The Snow Man
One must have a mind of winter
To regard the frost and the boughs
Of the pine-trees crusted with snow;
And have been cold a long time
To behold the junipers shagged with ice,
The spruces rough in the distant glitter
Of the January sun; and not to think
Of any misery in the sound of the wind,
In the sound of a few leaves,
Which is the sound of the land
Full of the same wind
That is blowing in the same bare place
For the listener, who listens in the snow,
And, nothing himself, beholds
Nothing that is not there and the nothing that is.
Michael O’Keefe: I’m curious if there has been any kind of influence from Zen practice or Buddhism in your work and personal philosophy?
Mark Strand: Well, not formally. I mean, the closest I’ve ever come is from reading Sufi tales. I never practiced Zen or Sufism. People have told me that I am a kind of a natural Buddhist. But I don’t know what that means.
MO: Well, it seems to me Zen is not necessarily constrained to the province of Buddhism and that neither insight nor truth are. There is a sense that I get from reading your work that you have the ability to abandon self or forget the self so that you can get into whatever it is you’re creating on the page.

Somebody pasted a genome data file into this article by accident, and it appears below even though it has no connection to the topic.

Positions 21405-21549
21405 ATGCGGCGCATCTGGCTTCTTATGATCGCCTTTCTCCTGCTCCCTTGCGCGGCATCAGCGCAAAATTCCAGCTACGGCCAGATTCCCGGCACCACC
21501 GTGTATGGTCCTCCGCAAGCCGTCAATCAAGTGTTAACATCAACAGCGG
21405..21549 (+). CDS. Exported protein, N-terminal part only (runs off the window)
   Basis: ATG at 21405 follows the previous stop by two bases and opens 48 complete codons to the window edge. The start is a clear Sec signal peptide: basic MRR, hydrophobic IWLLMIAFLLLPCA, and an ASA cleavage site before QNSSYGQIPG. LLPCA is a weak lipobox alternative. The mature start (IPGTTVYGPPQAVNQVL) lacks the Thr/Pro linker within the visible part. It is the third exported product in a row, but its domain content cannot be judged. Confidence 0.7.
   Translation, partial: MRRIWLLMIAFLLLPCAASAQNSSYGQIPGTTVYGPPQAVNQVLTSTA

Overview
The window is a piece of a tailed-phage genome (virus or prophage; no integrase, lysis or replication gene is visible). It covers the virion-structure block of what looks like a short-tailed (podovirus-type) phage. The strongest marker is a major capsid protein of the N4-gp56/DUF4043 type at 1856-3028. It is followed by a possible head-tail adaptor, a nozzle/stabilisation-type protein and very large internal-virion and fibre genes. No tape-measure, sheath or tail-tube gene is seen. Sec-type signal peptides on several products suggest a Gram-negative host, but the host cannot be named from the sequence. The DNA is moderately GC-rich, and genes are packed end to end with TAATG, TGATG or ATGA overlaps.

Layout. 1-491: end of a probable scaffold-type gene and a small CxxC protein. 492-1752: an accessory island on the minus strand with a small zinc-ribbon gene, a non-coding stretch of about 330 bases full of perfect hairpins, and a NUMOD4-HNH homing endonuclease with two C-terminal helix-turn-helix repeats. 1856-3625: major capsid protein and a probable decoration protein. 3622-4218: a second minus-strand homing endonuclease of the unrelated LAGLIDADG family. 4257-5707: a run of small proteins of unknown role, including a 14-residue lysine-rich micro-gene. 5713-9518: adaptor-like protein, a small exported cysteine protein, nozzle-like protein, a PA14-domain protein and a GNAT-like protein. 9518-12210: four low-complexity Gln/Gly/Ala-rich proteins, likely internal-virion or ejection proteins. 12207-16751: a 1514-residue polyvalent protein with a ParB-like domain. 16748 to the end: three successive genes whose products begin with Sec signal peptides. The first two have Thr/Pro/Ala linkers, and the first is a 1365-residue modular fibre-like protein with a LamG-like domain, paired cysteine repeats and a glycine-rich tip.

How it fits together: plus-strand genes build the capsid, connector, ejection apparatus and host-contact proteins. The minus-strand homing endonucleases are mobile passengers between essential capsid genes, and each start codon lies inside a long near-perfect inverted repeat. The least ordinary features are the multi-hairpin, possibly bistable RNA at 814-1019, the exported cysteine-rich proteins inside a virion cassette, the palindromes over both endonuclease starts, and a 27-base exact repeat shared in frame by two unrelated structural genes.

MS: I think you have to forget self when you write. I call it “The Other Strand.” When writing you are in a place where all those things that seem to define life aren’t operating. It’s more or less a feeling that you are just writing. You are in the world of your writing and that’s not necessarily the world in which you live. There is an excitement that attends to being in that world that makes it all worthwhile. It’s not that you are going to show it to somebody or that it’s going to be published but just to be in it and have it there everyday to work on. That is, to enter that world again and again is kind of thrilling.
MO: I want to quote a famous Zen expression from Dogen Zenji who lived in the 13th Century. He wrote, “To study the Buddha way is to study oneself. To study oneself is to forget oneself. To forget oneself is to be enlightened by the myriad dharmas.” What he is getting at is that when you really sit down and examine yourself, the more you do the less you find, the less you find the more there is.
MS: Yeah, I said something like that in one of my early poems.
MO: Sometimes I get the sense in your work that “self” is a kind of sickness.
MO: And that this forgetting of the self is a kind of antidote.
MS: Yeah, I think so.
MO: That’s why I got into Zen. It is really a school of forgetting.
MS: Oh? Why do you need a school?